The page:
Layered Look in U.S. Labor Report Finds Wider Income Span, Decline in Union Organizing
Jon Sawyer Post-Dispatch Washington Bureau Chief, St Louis Post-Dispatch (MO)
The gap in income between the top and the bottom of the American work force is growing, a new government report shows. Union representation is declining, and workplace litigation is escalating.
All this is taking place in an American work force that is now the most stratified work force in the industrial world.
The 163-page report by President Bill Clinton's Commission on the Future of Worker-Management Relations is "fact-finding" only at this point, with recommendations due in November after public hearings.
But Labor Secretary Robert Reich said Thursday that the report really was an urgent call for action: "A society divided between the haves and have-nots, or between the well-educated and the poorly educated, that becomes sharply divided over time, cannot be a prosperous or stable society."
Among the commission's findings:
The top 10 percent of American workers earn salaries that are on average 5.63 times greater than wages paid workers in the bottom 10 percent, a range that is "by far the widest" of all industrialized countries.
The bottom 10 percent of American workers earn "barely half" what their counterparts in Europe get. That doesn't count the health insurance and other fringe benefits routinely provided to low-income workers in Europe, but rare for Americans.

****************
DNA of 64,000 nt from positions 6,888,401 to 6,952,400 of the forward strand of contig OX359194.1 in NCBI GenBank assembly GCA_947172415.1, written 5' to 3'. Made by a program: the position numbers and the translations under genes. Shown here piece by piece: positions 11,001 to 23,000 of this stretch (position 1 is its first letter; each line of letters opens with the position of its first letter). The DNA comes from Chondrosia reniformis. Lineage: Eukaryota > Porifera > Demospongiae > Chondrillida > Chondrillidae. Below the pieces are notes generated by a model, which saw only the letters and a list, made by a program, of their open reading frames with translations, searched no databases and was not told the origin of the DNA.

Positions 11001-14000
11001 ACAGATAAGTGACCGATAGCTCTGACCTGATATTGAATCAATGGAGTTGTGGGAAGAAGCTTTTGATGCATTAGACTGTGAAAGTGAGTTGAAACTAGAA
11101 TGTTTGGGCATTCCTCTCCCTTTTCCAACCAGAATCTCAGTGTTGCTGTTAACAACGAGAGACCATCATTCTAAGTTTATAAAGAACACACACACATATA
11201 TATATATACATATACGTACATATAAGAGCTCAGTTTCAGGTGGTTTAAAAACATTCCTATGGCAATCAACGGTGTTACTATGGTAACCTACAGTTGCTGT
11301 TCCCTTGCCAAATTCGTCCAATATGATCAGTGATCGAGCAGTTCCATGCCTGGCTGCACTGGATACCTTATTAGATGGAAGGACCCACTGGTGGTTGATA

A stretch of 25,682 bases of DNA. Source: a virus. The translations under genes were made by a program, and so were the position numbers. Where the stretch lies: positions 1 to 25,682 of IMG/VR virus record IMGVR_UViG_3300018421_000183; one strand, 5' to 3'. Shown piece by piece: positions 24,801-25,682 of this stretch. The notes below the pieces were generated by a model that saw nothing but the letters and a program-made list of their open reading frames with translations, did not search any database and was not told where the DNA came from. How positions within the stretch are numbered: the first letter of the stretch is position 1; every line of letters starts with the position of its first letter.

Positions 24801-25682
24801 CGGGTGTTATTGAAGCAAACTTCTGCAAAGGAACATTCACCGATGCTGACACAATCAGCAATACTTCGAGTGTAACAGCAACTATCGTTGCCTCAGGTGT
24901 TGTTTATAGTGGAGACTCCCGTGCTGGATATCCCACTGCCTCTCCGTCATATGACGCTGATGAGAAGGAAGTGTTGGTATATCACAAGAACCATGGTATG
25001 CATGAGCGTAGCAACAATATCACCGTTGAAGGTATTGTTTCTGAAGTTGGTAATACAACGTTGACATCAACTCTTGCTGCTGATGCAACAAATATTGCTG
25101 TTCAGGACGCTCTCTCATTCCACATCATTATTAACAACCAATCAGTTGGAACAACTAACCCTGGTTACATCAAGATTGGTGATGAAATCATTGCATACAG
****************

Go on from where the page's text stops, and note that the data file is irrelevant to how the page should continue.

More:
In 1972, the average college-educated male in the U.S. work force earned 1.42 times more than the average high school graduate. By 1990, the gap had grown, to 1.53 times. The gap also grew for women, from 1.6 times in 1972 to 1.66 times in 1990.
Real incomes for American workers have stagnated for the last two decades, the report notes. For male workers real incomes actually fell during that period, by an average of 0.5 percent a year. Both developments, the report says, were "unprecedented in the past 75 years."
The stagnation of real earnings and increased inequality of earnings is splitting the labor force into two parts, the report said, "with an upper tier of high-wage skilled workers and an increasing `underclass' of low-paid labor."
These trends have occurred in the context of a rapid decline in union membership, the report notes, from 33 percent of the work force a generation ago to 16 percent today. Also during this time there has been an increase in government-mandated worker rights - ranging from laws on occupational safety and health to pensions, and family and medical leave.
The 10-member commission is chaired by former Labor Secretary John Dunlop and is known as the Dunlop Commission. It was established last year, charged with improving U.S. productivity and competitiveness through better workplace relations. Collective Barganining
Thomas R. Donahue, secretary-treasurer of the AFL-CIO, hailed the report's acknowledgement that traditional collective-bargaining agreements, although declining in number, continue to be the most effective vehicle for the creation of productive worker-management partnerships. …